3 Reasons Why I Failed And How You Don’t Have To

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A guest post by Jennifer Boykin

For as long as I can remember, I have wanted to do GREAT THINGS.

Because of that, I have had a lifelong passion for the study of personal transformation.  For decades now, I have practiced a daily program of personal discipline and loving service.

And yet, when it came to implementing my own Big Dream, I was a complete failure.  I would start working toward my dream.  Something would happen and I would stop for a while, promising myself to get back to it.

But then that something led to something else and something after that also needed attention.  And, before you knew it, I had completely forgotten that I even had a dream outside of the obligations I had already made.

There were children involved, after all.  And mortgages to be paid, family members to care for, cupcakes to bake, meetings to attend — and stuff like that there.

I loved a lot of it.  But I didn’t love the part where I didn’t really get a turn in my own life.  Basically, my responsibilities ate my dream.

jennifer boykinNow, that isn’t entirely true.  My children, our home, my family are all certainly part of my dream.  What I’m talking about here is that “other” dream — the one that has been calling to me since my earliest memory.  The one that tells me I’m here to create something unique and fresh and that ONLY I can do this thing.


I know what this thing is.  AND, I’m successfully doing it now.  But for years, I was completely thwarted in my attempt to sustain action toward my own dreams.

Here’s why:

1. I didn’t understand – really understand and accept – that there are indeed seasons to life. 

In fact, when older, wiser women suggested this to me, I was quite resentful.  I believed I was powerful enough to overcome things like time and space and resources and hours in the day.   But I repeatedly failed.  And when I would get down on myself for not “doing my dream,” they would patiently talk of seasons and that damn “time and place” for everything and blah and blah and blah and blah.

I didn’t want to hear it.  Because I was afraid I wouldn’t get that next season.  After all, people do die young.  My daughter had.  And because I had an over-developed sense of my own mortality, I kept thrashing between action and frustration.

Solution:  Work on deep acceptance and lean into the precious present.  Set very small baby steps toward the place you want to go and work consistently toward that dream.   In the meantime, cultivate a deep appreciation for all that you actually have right now.  Avoid chronic dissatisfaction.  It makes your life extremely unhappy and it pushes people, who otherwise might be in a position to help you, away.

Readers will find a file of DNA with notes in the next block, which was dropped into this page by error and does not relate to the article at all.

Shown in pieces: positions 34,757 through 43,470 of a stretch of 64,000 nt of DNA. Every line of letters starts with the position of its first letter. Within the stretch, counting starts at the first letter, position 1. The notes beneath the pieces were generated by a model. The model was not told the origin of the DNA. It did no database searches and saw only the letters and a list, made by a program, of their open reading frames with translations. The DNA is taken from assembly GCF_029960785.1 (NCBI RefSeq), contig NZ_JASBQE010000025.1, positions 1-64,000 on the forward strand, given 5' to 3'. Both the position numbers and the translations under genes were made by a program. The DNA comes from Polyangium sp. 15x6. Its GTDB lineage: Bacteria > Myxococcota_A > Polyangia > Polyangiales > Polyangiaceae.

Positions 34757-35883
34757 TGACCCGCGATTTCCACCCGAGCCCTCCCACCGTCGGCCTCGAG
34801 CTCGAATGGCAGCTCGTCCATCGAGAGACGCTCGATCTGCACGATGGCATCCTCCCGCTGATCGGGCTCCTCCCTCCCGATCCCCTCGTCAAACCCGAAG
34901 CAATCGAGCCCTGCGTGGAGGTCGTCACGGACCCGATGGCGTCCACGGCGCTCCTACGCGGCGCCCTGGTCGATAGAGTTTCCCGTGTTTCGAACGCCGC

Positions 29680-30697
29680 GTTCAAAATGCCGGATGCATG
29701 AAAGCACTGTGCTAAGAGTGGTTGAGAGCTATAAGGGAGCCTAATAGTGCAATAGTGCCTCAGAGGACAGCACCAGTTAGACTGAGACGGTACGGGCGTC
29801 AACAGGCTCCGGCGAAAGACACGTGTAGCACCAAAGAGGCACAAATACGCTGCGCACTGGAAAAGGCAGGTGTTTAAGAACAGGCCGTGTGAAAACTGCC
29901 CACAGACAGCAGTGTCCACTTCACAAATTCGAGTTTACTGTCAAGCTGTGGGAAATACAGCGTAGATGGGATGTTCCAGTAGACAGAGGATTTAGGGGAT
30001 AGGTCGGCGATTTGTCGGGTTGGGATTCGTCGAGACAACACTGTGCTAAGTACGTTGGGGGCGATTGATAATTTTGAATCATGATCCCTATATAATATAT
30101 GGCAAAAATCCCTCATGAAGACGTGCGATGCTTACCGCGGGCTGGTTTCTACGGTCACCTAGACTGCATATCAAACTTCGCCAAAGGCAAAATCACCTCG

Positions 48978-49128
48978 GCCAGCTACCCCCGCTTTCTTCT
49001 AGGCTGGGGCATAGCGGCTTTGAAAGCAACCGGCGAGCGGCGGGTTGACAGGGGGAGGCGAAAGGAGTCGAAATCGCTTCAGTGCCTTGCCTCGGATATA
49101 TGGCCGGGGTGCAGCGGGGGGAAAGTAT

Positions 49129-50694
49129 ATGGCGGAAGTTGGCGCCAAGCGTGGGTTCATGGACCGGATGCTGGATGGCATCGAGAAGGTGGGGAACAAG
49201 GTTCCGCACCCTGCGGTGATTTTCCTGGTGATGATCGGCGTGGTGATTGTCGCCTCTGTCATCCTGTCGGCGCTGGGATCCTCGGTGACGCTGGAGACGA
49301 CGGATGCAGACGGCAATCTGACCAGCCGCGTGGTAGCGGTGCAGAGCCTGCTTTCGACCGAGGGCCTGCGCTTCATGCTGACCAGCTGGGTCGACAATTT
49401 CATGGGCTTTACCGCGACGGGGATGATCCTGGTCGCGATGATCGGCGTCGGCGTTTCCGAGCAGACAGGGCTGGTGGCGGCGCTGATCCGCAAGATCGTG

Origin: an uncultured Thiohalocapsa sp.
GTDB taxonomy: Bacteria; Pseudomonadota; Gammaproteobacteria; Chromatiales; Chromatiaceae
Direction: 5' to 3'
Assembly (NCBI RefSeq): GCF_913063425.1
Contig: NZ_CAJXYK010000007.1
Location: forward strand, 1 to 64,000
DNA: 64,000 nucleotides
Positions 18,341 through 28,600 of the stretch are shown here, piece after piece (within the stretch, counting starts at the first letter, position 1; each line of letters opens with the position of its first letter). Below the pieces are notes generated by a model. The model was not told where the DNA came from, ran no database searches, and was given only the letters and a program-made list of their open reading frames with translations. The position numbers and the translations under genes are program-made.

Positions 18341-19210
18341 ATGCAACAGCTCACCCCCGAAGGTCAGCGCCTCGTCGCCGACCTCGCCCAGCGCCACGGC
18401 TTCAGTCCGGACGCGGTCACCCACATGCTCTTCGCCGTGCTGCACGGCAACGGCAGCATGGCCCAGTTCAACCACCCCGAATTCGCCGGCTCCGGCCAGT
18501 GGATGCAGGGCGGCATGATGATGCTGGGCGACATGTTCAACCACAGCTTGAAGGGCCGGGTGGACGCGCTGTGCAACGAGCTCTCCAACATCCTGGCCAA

2. I lacked humility. 

Now this didn’t necessarily manifest as “I’m all that and a bag of chips.”  Instead, my grandiosity came in a subtler, more cunning guise.  It told me that the only path to success was a series of grand, sweeping gestures, and that if you didn’t have the money, time, and energy to make that big splash, there was no way anyone would take you seriously.

Solution:  Well, to be fair to myself, this part was going on during that whacky decade when “over-consumption was king,” so I had lots of social support that led to this particular problem.  What I know today though is that, although I am very gifted at what I do today, I’m really just a “worker among workers.”  In other words, I’m more right-sized about the limits of my own humanity.  This has required me to take better care of myself, so that I have the physical, emotional, and spiritual health to sustain long-term change.

3. I was too focused on what I wanted rather than how I could serve. 

I could see myself on stage changing hearts and inspiring souls.  I could see myself writing books and “being read.”  I could see all of it.  But I didn’t really see Beautiful You.  In other words, I was overly focused on what this “new life” would do for ME.

Solution:  I needed to bring YOU into the mix.  I needed to keep YOUR needs at the center of my vision.  I needed to get clear – really, really, clear – about what I’m extraordinarily good at, but also what I can’t or don’t want to do.  When I put my focus on you, it became very clear whom I was supposed to serve and how I was supposed to that.   Today, I have a clearly defined “tribe.”  I know what they need, and I know myself well enough to know what piece of that I can provide.  And, go figure, we have a thriving community and I am, at last, building the dream business I always hoped for.